Last month I participated in a panel discussion in Montreal related to the burgeoning business that is legalized cannabis. Joining colleagues at the Genetec Global Press Summit, about 25 security journalists from around the world listened to how Canada is now handling its legalized cannabis industry and what steps the United States is taking to follow suit as more states legalize both medical and recreational use.
According to a 2019 report issued by Grand View Research out of San Francisco, the global legal marijuana market size is expected to reach $66.3 billion by the end of 2025. It is anticipated to expand at a CAGR of 23.9% during the forecast period. Increasing legalization and use of marijuana in medical as well as recreational applications is expected to promote the growth.
Even more evidence comes from New Frontier Data, one of the leading cannabis market research and analytics firms in the U.S., which states that despite cannabis still being considered illegal under federal law as a Schedule I drug, estimated revenue from legal cannabis sales were estimated at $10.4 billion in 2018 and created more than 250,000 jobs in the industry. All these numbers are constantly evolving and will rapidly grow once the Federal Government legalizes cannabis, which most experts say will happen within the next three to five years. Conservative numbers predict that the U.S. marijuana industry will generate $17.5 billion in tax revenue by 2030, according to Vivien Azer, a Wall Street analyst who has been handling the cannabis market for Cowen & Company since 2016.
It doesn’t take much persuasion to convince Tim Sutton that the opportunities open to security professionals in the exploding world of legalized cannabis in North America can be a transformative experience. He is living it.
Sutton has more than three decades invested in the security industry, from both the end-user’s perspective and that of a systems integrator. His expertise spans operational management, loss prevention, physical security and risk assessments to technical security systems design and implementation. He has worked in various security vertical sectors including healthcare, retail, government, manufacturing and property management. Sutton’s professional life, however, changed forever when he joined Sorensen, Wilder & Associates several years back in Illinois as a cannabis security consultant.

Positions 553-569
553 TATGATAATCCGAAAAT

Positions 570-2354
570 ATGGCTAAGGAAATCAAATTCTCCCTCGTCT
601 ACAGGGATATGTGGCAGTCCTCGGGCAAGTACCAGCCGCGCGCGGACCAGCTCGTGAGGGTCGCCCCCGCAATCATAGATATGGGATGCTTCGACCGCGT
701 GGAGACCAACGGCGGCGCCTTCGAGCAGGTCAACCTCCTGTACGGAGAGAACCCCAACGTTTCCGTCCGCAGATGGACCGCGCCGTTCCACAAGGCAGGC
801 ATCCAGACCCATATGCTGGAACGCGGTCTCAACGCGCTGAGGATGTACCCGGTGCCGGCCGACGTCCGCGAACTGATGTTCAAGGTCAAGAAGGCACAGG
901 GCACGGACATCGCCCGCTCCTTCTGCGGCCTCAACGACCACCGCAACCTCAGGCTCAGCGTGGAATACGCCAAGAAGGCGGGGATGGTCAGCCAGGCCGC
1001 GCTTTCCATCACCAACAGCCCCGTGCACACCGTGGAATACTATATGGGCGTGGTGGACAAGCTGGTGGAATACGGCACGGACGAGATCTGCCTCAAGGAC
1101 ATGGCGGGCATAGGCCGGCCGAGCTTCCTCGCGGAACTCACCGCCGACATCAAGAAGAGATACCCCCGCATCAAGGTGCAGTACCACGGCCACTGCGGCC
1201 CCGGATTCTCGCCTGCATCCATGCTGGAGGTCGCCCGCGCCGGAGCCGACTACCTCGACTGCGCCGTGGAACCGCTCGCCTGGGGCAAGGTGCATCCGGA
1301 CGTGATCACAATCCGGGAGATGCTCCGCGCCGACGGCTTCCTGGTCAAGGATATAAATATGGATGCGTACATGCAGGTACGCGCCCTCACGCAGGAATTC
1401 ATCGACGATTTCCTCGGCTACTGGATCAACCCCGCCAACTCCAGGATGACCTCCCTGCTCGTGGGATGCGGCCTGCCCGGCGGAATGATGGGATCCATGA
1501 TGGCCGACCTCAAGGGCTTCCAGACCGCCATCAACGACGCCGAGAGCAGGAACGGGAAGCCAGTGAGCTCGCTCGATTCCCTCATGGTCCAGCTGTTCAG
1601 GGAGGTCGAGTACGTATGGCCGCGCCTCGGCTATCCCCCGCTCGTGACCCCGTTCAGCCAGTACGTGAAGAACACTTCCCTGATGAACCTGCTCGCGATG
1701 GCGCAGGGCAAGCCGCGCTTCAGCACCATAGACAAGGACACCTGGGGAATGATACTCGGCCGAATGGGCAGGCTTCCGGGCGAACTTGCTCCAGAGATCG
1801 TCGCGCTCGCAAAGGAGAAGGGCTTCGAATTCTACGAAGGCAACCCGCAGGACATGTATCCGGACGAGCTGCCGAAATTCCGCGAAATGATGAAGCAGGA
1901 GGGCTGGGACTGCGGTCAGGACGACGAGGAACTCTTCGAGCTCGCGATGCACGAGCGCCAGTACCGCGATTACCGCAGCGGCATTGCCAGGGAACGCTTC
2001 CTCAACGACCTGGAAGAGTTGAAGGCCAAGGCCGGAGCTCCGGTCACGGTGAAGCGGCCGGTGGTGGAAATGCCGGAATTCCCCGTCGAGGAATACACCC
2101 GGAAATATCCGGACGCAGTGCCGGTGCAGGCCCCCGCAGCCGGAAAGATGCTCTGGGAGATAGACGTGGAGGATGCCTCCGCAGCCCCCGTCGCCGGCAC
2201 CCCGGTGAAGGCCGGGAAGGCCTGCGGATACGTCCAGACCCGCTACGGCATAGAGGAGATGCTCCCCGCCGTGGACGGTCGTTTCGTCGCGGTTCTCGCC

“My introduction into cannabis came in 2013 -- that's when Illinois passed a medical cannabis program. I was tapped as a consultant. At the time, I worked in a firm that was a consulting house on one side, and a security integrator on the other side. So, I had a lot of different types of responsibilities. But I wrote security plans for a couple different companies, cultivation centers, and dispensaries. It's competitive process. They won. That made me an expert. Next thing you know I'm everywhere,” chuckles Sutton, who now works as a senior security technology consultant with Guidepost Solutions, a global company featuring investigators, security and technology consultants, and compliance and monitoring experts.
Prior to joining Guidepost Solutions Sutton worked as a director of security for Greenhouse Group, a medical cannabis dispensary serving patients throughout Illinois. He admits he was overwhelmed when he first joined the organization, not realizing the sheer size of the rapidly expanding cannabis industry. Laws legalizing medical marijuana have been passed in 36 states in the U.S. and in the District of Columbia in one version or another.
“I'm no smarter than anybody else, but I was in the right place at the right time. And it has afforded me many opportunities. One of those organizations wanted me to be their director of security. They didn't want me consulting for anybody else anymore. So, I did for two years,” says Sutton, who shared his experience in the world of cannabis security on the panel. “I've worked physically boots on the ground in every single aspect of the cannabis industry from seed to sale, technically and literally.”
Sutton says that as the cannabis industry in the U.S. expands, security is becoming more than an afterthought. He says he sees the shift among security leaders, with the most encouraging sign being that he’s finally dealing with actual security directors and managers manning the helm for the mid-size to enterprise businesses. But he admits that is still the exception more than the rule.
“It is a simple lack of business intelligence on their building process. We see it all the time, but it is changing for the better. The more (security) vendors and integrators work with this industry there will be a better understanding of what security’s role is and how it can improve their product and business future,” concludes Sutton.
Bottom line summary from Sutton and others on the panel, security professionals need to seize this opportunity to consult, integrate and sell solutions to a cannabis industry that offers unlimited revenue potential.
Steve Lasky is the Editorial Director of SecurityInfoWatch.com Security Media, which includes print publications Security Technology Executive, Security Business, Locksmith Ledger Int’l and the world’s most trafficked security web portal SecurityInfoWatch.com. He is a 30-year veteran of the security industry and a 27-year member of ASIS. He can be reached at firstname.lastname@example.org.